4. Special Forces Teams at Stanley Black & Decker

    If you read the name Stanley Black & Decker and think of your power tools you wouldn’t be wrong, but you’d also be missing the whole picture. Ryan DuRussel is the chief financial officer of Stanley Security Solutions, one of the groups within the more than century-old company. During his presentation at The2017 CFO of the Future Summit: Fueling the Growth Agenda, he spoke about the critical role of the finance organization in supporting innovations that have allowed the company to build a platform that services and supports 18 market-leading brands, while keeping an eye on the future.

“The CFO is uniquely tied to the CEO on the success of the company. And that’s what both gives the CFO and the finance organization a tremendous platform to drive change, because we really don’t care who gets credit, don’t care what part of the company succeeds, we just want the company to succeed. And it’s what allows a CEO to say, this is the organization I need partnered with me to help drive to success.”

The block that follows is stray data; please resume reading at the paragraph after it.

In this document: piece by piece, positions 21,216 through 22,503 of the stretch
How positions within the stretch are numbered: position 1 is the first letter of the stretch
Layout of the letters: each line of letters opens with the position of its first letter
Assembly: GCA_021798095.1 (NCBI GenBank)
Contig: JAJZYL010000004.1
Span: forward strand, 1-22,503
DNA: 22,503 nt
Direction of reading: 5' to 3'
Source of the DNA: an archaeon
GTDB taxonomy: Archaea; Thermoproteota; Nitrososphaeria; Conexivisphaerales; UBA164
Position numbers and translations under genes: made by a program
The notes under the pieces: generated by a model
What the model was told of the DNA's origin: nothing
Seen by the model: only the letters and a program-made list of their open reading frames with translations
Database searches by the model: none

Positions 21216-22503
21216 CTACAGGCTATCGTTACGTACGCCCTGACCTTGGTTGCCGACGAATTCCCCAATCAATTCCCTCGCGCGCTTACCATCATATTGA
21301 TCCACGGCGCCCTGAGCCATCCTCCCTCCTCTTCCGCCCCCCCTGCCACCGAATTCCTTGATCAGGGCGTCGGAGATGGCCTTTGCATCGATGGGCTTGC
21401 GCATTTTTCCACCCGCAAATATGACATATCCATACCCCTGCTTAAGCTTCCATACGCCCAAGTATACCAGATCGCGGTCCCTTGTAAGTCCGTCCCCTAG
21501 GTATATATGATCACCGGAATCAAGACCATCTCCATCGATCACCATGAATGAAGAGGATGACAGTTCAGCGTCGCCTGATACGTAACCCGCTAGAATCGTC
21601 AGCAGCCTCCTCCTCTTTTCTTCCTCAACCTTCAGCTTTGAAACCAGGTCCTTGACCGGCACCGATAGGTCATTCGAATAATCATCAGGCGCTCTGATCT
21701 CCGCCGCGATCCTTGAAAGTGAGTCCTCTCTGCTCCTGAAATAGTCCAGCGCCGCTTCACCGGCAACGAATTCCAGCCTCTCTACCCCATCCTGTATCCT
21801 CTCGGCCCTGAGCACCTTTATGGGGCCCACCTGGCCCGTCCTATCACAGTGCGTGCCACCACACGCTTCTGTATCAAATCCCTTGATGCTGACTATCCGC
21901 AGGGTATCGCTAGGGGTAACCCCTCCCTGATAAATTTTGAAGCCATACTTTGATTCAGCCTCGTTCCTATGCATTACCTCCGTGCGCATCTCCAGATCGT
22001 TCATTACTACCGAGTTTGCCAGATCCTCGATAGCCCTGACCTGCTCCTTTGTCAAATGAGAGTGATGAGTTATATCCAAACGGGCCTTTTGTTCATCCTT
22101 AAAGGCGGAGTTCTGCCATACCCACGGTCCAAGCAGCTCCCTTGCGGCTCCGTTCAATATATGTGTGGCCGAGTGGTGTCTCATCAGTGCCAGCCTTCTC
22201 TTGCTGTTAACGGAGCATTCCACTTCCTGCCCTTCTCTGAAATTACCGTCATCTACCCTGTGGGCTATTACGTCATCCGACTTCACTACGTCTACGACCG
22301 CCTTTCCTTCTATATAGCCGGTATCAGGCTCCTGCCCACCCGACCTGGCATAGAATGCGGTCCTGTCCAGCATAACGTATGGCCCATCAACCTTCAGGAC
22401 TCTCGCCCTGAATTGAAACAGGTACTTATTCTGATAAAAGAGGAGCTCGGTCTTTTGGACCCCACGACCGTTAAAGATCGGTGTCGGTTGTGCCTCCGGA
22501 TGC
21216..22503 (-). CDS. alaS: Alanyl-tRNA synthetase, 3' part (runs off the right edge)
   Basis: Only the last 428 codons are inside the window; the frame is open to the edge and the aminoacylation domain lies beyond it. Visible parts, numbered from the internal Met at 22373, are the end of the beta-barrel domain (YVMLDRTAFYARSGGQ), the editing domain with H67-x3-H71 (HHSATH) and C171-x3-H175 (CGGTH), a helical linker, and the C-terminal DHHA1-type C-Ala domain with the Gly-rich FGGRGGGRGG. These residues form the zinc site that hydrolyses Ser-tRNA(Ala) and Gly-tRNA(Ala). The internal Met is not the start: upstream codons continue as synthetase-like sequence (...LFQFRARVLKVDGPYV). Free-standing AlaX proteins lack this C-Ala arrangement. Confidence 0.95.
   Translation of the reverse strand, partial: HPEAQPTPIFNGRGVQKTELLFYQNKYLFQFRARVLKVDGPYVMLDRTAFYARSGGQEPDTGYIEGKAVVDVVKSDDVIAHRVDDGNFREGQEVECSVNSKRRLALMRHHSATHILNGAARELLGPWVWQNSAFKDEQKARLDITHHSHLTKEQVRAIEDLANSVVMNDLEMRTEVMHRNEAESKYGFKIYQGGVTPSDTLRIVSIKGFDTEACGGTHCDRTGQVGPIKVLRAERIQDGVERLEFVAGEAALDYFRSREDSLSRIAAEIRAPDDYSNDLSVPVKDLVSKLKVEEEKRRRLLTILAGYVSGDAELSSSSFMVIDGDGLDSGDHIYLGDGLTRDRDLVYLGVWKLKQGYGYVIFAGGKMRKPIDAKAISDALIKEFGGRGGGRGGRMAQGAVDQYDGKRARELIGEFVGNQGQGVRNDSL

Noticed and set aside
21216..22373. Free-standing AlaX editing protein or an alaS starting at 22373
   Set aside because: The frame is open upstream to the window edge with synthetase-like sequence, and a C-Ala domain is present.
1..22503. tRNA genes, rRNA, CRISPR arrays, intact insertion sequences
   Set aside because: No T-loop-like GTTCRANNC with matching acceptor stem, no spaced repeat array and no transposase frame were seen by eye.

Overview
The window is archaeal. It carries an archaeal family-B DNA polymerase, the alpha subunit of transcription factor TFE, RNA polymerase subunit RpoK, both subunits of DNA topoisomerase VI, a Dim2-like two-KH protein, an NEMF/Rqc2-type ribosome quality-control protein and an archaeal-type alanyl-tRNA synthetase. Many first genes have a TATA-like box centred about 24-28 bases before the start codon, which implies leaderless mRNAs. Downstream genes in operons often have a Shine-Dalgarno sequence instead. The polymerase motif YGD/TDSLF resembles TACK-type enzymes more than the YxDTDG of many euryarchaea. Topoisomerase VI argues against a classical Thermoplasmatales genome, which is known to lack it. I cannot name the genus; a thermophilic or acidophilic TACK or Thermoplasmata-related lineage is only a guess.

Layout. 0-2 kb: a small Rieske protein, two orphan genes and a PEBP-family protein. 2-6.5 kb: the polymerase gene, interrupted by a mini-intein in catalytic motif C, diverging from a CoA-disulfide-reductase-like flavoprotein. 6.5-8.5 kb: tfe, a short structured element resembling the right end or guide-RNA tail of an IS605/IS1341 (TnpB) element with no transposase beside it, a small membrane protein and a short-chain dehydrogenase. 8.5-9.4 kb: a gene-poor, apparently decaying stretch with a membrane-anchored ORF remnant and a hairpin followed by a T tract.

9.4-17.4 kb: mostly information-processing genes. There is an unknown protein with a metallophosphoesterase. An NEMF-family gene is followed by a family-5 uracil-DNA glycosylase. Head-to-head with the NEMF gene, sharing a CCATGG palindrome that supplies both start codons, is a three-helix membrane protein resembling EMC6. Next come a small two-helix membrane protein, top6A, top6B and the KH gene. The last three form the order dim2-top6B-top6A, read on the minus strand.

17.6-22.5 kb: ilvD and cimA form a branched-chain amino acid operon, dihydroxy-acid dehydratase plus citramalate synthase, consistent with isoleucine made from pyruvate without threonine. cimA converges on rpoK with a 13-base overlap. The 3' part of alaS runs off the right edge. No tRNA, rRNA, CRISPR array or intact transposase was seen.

Jeff Campbell
CFO, American Express


To stay ahead in today’s fast-moving business world, organizations have to learn how to disrupt themselves or risk being put out of business. The old model of focusing purely on the P&L won’t safeguard a business from external disrupters who see industry differently and simply create a whole new model of their own.

The CFO of the future will be someone who has taken the time to build a diverse team with a broad set of skills that can sit at the intersection of technology and finance. By taking this integrated approach, the finance team can define and lead transformational change that puts the organization on a growth trajectory. In this role, the CFO transforms into a Chief Growth Officer, focused on maximizing new business opportunities and stakeholder value. However, no transformation happens easily. Many established organizations today are grappling with how to create transformational change to avoid being disrupted. When CFOs begin thinking like growth officers they can drive impactful change efforts within their organizations. The leaders at The 2017 CFO of the Future Summit: Fueling the Growth Agenda identified three key areas for CFO success: spending time appropriately, investing in people, and developing a thorough understanding of customers – what they want, how they make decisions, what they value most deeply.